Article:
One of the ways to make Montessori concepts more familiar is to place them in a modern workplace setting.
Montessori is one of those things that often needs to be seen to be believed. This is why Montessori schools typically recommend that prospective families set up a time to observe the classroom in action.
For many of us, especially those who attended a more traditional educational background, the concepts displayed in a Montessori classroom may seem foreign.
How is it possible that children can coexist in a mixed-age classroom, work independently, functional socially and without conflict, while following their interests and excelling on their own terms?
Similarly, it is often helpful not to compare and contrast Montessori to traditional education – that can be misleading – but rather, to highlight what makes Montessori exceptional.
How to do this? By showcasing Montessori itself.
One of the ways is to exhibit the principles in other contexts – taking Montessori concepts and applying them to more familiar circumstances. Let’s take your typical modern workplace.
Recently, there have been a number of efforts to try to incorporate the lessons of Montessori and apply them to business practices. Perhaps the most famous is Google, the founders of which credit Montessori to much of their success. Former VP at Google Marissa Mayer famously said, “You can’t understand Google unless you know that both Larry and Sergey were Montessori kids.”
There are three concepts from Montessori that readily serve as useful guides in this thought experiment.
The first is the prepared environment, a concept Montessori pioneered that emphasizes the importance of the environment in setting up students for success. With the right conditions, Montessori believed that children are naturally inspired to learn. If the environment is carefully and thoughtfully prepared, it is created in such a way as to optimize for learning.
How is this exhibited in the workforce? Well, start-ups are a perfect example of creating the types of environments most conducive to exceptional productivity. Well-known examples include open floor plans with sunlight and plants (which require care and thoughtfulness), easily accessible and interchangeable conference rooms and mutable spaces, as well as some of the more luxurious amenities, such as culinary offerings, quiet spaces to concentrate, gyms, etc.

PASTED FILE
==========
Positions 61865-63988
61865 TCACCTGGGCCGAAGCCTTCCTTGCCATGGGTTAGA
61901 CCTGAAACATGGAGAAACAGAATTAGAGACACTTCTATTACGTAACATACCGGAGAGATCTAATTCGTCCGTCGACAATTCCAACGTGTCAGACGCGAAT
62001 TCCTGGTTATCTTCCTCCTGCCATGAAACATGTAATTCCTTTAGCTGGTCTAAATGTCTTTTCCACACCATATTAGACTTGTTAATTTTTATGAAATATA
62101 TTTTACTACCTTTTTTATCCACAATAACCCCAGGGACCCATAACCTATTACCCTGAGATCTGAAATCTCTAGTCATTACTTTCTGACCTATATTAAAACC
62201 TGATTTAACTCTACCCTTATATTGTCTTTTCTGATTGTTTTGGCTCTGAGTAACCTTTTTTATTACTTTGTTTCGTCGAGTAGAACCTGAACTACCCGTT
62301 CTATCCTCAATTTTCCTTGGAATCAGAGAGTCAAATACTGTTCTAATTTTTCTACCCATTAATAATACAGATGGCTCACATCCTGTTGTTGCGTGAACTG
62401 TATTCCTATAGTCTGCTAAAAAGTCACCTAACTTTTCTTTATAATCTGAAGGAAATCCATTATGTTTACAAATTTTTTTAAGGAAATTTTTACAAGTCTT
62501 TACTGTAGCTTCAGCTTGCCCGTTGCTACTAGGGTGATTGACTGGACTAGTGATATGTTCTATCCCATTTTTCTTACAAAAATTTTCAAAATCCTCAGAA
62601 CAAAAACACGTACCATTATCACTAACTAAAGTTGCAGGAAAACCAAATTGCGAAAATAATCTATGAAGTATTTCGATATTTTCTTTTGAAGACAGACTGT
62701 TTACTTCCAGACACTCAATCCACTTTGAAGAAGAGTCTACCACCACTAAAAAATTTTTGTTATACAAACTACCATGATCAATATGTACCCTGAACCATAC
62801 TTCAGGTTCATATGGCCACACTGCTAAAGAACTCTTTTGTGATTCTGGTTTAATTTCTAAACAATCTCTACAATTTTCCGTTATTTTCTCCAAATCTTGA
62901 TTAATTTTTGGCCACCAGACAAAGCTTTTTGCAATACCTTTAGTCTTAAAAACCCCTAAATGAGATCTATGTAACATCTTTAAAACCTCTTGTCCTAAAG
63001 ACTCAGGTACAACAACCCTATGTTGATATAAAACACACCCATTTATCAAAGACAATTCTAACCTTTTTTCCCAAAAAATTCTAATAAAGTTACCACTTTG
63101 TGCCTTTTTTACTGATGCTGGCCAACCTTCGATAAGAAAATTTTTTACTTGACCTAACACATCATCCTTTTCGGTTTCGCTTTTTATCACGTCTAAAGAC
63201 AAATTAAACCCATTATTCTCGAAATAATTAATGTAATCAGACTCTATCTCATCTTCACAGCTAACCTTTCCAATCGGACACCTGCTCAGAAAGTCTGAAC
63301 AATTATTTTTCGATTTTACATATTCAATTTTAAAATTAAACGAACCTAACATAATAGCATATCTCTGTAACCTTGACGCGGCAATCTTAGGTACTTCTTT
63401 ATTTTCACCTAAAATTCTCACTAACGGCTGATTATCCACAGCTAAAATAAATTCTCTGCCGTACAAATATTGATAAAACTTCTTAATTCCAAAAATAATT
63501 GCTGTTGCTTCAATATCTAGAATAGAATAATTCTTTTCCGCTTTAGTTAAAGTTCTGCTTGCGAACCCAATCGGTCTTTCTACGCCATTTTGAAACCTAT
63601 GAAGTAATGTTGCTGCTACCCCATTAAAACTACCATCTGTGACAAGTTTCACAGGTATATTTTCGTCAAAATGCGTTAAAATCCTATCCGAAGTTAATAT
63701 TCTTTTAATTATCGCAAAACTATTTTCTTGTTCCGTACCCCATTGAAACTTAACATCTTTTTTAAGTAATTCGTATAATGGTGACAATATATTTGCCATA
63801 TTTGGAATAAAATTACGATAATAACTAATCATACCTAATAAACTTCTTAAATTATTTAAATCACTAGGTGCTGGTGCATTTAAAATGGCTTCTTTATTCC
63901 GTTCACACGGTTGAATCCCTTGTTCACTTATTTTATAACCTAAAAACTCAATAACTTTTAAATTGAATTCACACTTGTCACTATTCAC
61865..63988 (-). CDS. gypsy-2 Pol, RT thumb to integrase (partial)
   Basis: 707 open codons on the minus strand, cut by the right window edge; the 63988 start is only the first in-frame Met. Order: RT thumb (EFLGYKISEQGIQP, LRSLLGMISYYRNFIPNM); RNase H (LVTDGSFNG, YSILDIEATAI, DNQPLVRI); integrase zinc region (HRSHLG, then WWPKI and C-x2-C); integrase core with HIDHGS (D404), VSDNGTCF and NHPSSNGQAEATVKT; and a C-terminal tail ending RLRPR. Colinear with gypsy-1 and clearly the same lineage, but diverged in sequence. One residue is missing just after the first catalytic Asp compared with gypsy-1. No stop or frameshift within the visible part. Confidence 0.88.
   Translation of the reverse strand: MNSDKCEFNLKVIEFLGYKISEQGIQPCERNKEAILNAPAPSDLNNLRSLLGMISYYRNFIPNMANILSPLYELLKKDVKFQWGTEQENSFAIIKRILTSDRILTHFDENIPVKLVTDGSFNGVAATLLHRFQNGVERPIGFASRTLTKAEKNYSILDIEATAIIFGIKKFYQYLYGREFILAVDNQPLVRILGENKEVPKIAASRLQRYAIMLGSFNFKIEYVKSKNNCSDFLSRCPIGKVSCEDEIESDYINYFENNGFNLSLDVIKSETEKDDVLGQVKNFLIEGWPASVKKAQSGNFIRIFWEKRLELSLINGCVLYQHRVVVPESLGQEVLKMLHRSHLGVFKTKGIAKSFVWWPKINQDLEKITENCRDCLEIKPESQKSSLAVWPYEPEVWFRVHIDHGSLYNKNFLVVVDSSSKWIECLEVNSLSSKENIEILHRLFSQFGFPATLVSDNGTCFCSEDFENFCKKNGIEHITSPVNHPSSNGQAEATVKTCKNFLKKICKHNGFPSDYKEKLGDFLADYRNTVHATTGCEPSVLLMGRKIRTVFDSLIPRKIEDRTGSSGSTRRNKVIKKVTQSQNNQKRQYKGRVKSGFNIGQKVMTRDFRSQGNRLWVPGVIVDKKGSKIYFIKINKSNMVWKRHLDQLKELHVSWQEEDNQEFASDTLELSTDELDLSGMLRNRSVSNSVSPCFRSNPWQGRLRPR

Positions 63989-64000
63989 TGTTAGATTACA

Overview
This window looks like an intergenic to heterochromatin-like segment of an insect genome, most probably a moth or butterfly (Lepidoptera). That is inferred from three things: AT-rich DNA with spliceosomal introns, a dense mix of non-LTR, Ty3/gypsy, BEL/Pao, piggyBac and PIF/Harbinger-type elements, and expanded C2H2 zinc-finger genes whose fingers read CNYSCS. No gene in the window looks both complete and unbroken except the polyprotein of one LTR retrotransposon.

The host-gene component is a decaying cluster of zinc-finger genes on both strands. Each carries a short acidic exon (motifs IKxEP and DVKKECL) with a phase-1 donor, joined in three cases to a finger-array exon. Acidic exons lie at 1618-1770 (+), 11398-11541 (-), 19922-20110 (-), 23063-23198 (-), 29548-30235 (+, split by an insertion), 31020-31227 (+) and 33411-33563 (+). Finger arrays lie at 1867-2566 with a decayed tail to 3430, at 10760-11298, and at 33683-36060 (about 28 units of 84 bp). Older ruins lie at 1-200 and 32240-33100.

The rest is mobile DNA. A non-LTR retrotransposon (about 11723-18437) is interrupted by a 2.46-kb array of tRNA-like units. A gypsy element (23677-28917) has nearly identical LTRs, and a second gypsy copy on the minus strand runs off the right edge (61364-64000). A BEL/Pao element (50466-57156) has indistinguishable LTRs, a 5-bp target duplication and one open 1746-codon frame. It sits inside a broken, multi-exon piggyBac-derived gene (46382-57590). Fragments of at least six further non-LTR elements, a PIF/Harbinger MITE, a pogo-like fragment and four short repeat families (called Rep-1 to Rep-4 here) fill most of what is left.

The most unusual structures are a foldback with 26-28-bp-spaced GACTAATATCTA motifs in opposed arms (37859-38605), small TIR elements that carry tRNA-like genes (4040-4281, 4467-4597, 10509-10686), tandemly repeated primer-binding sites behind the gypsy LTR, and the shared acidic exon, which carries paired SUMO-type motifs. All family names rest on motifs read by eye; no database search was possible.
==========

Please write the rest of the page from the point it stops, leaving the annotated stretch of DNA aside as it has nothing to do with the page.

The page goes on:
Uninterrupted Work Cycle
The second is the uninterrupted work cycle. Montessori believed that to cultivate concentration – to truly allow children to explore their interests – we must protect their ability to engage in deep and meaningful work for an extended period of time. For many of us, this idea comes as a great relief. How many times were we finally fully immersed in the throws of a math problem when the bell rang and it was time to put away our work and turn to geography or history?
While this may not be a practicality many of our work spaces afford, it does pose an interesting thought experiment. What if we could spend a certain period of each day completely uninterrupted and focused on the task at hand? Imagine not having to interrupt your work with a meeting? What types of productivity would you achieve? Montessori affords all of this, helping to inspire students to be flexible, create independence, and develop a sense of order.
Let’s take what Montessori terms “gatherings.” Instead of having predetermined times to meet, these occurrences happen spontaneously, in the moment, and are conditioned by needs. Instead, so often in the workplace, we look at our calendar, realize that we have an upcoming meeting, and our mind is instantly taken out of the space of concentration. Montessori says of concentration, “Once you interfere, a child’s interest finishes, and the enchantment is broken. It is as though he says, ‘I was with myself inside. But you called me, and so it is finished.’ ” The same is true for concentration in the workplace.
The third Montessori principle to share is the concept of collaboration. In highly competitive work environments, where competition is often envisioned as a necessary component to growth, Montessori offers an interesting and often highly discounted perspective.
The greatest form of competition, for Montessori, is not learning how to compete against your peers, it’s learning how to compete against one’s self. It’s not about performing well on a test to outperform any perceived competition. Rather, it’s about pushing yourself in new directions.
One of the ways Montessori creates these types of conditions is by implementing a mixed-age learning environment where a student is not limited by age or ability. Instead, they are inspired and motivated by their peers, learning how to challenge themselves in a prepared environment that allows for uninterrupted work and the opportunity to collaborate.
Picturing a traditional educational framework, where everyone is working on the same thing at the same time, does this sound like your work environment? Is everyone the same age, working on the same tasks? Or, is there a mixed-age setting where everyone is working together to achieve a set of goals?
Next time you walk around your office, turn to your calendar or collaborate with a coworker on an exciting new project, consider Montessori as a precursor to a new type of thinking – not only about education, but also productivity in the workplace. While Montessori undoubtedly has much to offer children by way of independence, confidence, and social wherewithal, it also has so much to offer the broader and ever-changing world.
We hope these short examples help provide further context into what makes Montessori so unique.